Conditions + Treatments

Scoliosis Frequently Asked Questions

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If my child has — or is developing — scoliosis, what should I ask her doctor?

Ask your Boston Children’s doctor:

•   What is happening to my child, and why?
•   What tests are needed to diagnose my child?
•   What actions might you take after you reach a diagnosis?
•   What will happen with growth over time?
•   Will there be restrictions on my child’s activities?
•   Will there be long-term effects?
•   What can we do at home?

How is a spinal problem usually detected?

Most spinal problems are detected by a child’s parents or pediatrician or by school screenings.

Is scoliosis related to poor posture?

No. Scoliosis is a spinal abnormality. It’s neither a cause nor a result of poor posture.

Does scoliosis hurt?

Most scoliosis isn’t painful in adolescents and children. There's the potential for significant risk of pain developing in adulthood.

Will scoliosis affect my child’s lungs and/or other organs?

The lungs may be affected by severe scoliosis, particularly early-onset scoliosis. But even a severe spinal deformity doesn’t usually affect the function of other organs.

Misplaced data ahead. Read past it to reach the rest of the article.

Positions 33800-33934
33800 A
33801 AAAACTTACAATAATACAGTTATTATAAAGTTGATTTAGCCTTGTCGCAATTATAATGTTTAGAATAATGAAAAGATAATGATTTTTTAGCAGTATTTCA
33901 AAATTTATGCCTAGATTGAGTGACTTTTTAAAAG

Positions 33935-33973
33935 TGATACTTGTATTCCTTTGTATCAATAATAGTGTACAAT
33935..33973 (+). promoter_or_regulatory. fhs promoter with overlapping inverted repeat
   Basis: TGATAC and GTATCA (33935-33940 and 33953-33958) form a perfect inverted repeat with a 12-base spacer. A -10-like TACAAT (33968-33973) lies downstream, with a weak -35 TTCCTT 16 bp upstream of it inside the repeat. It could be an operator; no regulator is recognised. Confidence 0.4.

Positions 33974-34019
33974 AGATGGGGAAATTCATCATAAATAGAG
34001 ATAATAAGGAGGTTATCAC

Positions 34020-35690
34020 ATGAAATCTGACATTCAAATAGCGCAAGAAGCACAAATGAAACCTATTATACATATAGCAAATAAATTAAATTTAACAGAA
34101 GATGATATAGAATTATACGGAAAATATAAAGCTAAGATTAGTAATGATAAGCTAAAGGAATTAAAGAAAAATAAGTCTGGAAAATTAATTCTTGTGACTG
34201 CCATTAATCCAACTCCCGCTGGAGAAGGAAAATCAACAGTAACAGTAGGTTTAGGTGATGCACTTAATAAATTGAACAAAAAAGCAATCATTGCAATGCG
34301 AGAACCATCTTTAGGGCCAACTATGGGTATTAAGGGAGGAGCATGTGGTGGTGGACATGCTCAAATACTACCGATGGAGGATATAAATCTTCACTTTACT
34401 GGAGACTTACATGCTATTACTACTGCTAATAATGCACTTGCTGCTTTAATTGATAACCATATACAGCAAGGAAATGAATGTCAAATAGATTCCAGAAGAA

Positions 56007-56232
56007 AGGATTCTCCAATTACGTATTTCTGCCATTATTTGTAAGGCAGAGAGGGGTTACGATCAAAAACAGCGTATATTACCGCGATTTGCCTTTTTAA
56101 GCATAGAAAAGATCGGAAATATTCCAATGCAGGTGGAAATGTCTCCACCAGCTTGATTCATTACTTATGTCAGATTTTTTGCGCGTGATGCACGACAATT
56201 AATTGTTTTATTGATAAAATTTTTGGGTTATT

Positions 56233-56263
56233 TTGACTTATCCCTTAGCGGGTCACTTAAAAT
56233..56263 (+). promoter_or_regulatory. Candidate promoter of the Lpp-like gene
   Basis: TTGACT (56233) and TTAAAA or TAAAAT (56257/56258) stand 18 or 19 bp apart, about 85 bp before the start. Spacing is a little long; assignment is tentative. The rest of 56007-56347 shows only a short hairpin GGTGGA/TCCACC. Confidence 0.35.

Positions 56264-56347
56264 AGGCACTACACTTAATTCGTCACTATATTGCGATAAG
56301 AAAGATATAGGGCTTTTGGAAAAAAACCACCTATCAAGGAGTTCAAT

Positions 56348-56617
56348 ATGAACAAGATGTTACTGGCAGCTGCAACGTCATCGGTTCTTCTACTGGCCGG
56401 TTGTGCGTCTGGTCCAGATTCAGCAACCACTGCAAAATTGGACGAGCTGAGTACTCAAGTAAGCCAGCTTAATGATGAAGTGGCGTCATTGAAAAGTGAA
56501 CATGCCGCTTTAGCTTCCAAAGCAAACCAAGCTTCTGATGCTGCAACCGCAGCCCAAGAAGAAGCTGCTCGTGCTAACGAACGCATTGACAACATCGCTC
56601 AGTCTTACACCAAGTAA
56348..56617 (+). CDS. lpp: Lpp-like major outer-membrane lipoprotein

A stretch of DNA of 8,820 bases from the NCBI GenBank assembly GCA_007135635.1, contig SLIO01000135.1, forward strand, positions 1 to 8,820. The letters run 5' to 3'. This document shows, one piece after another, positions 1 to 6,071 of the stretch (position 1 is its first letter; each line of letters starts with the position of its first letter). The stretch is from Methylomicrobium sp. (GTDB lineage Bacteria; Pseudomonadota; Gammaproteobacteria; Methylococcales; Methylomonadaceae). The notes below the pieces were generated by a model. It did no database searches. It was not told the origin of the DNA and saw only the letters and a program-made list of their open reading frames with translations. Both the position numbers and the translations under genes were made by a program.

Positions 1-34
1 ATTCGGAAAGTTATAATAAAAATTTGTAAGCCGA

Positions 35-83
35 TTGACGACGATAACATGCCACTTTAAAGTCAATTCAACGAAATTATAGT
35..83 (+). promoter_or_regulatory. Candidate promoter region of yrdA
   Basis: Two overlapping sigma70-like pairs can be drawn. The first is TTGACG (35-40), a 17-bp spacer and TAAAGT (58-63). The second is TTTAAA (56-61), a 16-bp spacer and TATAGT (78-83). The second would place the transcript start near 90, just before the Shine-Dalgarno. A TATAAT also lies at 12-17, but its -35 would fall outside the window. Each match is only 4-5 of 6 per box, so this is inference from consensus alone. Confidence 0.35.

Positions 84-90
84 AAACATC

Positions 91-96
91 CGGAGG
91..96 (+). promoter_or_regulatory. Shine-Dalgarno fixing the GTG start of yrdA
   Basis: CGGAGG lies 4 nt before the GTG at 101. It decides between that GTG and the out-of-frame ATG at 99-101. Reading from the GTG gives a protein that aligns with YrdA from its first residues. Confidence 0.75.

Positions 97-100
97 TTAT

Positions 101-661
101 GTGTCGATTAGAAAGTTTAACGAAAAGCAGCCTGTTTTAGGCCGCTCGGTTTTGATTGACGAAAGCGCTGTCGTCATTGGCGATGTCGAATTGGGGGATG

Will my other children have spinal defects?

The possibility of a genetic component of spinal defects is still being studied. What’s known is that idiopathic scoliosis does tend to run in families. If you have a child with a spinal defect, it’s advisable to consult a geneticist, who can take a family history and discuss your particular situation.

When should I seek medical advice?

Scoliosis will usually become apparent as your child grows. Consult your pediatrician if her:

   •   shoulders are of uneven heights
   •   head isn’t centered with the rest of her body
   •   hips are of uneven heights or positions
   •   shoulder blades are of uneven heights or positions
   •   arms hang beside her body unevenly when she stands straight
   •   left and right sides of her back appear different in height when she bends forward

Who’s at risk for scoliosis?

Risk factors for developing the most common form of scoliosis (idiopathic) include:

   •   age—With the onset of puberty, during the maximum growth spurt, signs and symptoms of scoliosis may begin to
       manifest themselves.
   •   gender—Girls are five to eight times more likely than boys to develop scoliosis.
   •   heredity—Idiopathic scoliosis tends to run in families.

Click here to download the Scoliosis Glossary. 

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